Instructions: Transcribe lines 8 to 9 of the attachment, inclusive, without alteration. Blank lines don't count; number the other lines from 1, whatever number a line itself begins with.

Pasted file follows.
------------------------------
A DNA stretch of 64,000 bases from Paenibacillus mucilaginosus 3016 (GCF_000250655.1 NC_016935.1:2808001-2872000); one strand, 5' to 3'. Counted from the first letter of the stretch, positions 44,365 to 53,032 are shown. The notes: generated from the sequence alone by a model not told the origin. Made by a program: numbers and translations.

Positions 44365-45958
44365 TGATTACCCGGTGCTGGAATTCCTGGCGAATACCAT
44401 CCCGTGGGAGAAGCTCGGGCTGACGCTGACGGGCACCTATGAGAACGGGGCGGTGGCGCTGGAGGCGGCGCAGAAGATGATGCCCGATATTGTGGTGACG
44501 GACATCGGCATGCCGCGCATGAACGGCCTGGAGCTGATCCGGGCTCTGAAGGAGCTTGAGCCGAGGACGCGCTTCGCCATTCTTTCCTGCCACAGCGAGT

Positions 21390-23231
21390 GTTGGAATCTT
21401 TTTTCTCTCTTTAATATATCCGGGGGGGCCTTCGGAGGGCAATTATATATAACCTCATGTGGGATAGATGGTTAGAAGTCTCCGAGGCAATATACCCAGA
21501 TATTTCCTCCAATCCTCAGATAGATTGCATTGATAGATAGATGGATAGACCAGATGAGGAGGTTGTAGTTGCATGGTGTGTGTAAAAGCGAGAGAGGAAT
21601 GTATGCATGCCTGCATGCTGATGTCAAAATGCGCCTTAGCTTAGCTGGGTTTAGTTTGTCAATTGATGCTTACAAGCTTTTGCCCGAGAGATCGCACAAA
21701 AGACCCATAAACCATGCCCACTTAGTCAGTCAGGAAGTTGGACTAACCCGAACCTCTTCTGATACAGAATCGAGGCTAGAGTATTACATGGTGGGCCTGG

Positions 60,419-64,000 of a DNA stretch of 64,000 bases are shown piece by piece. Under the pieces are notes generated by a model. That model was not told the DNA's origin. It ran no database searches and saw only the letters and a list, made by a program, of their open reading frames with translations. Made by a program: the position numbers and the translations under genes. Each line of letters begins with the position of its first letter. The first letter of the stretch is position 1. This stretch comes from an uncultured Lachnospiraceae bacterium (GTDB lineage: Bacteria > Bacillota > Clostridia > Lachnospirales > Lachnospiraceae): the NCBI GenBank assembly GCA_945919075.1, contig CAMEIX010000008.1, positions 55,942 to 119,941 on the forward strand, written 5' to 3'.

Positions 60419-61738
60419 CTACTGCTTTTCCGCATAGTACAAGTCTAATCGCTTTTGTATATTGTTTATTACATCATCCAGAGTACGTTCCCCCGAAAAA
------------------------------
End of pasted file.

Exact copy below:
21401 TTTTCTCTCTTTAATATATCCGGGGGGGCCTTCGGAGGGCAATTATATATAACCTCATGTGGGATAGATGGTTAGAAGTCTCCGAGGCAATATACCCAGA
21501 TATTTCCTCCAATCCTCAGATAGATTGCATTGATAGATAGATGGATAGACCAGATGAGGAGGTTGTAGTTGCATGGTGTGTGTAAAAGCGAGAGAGGAAT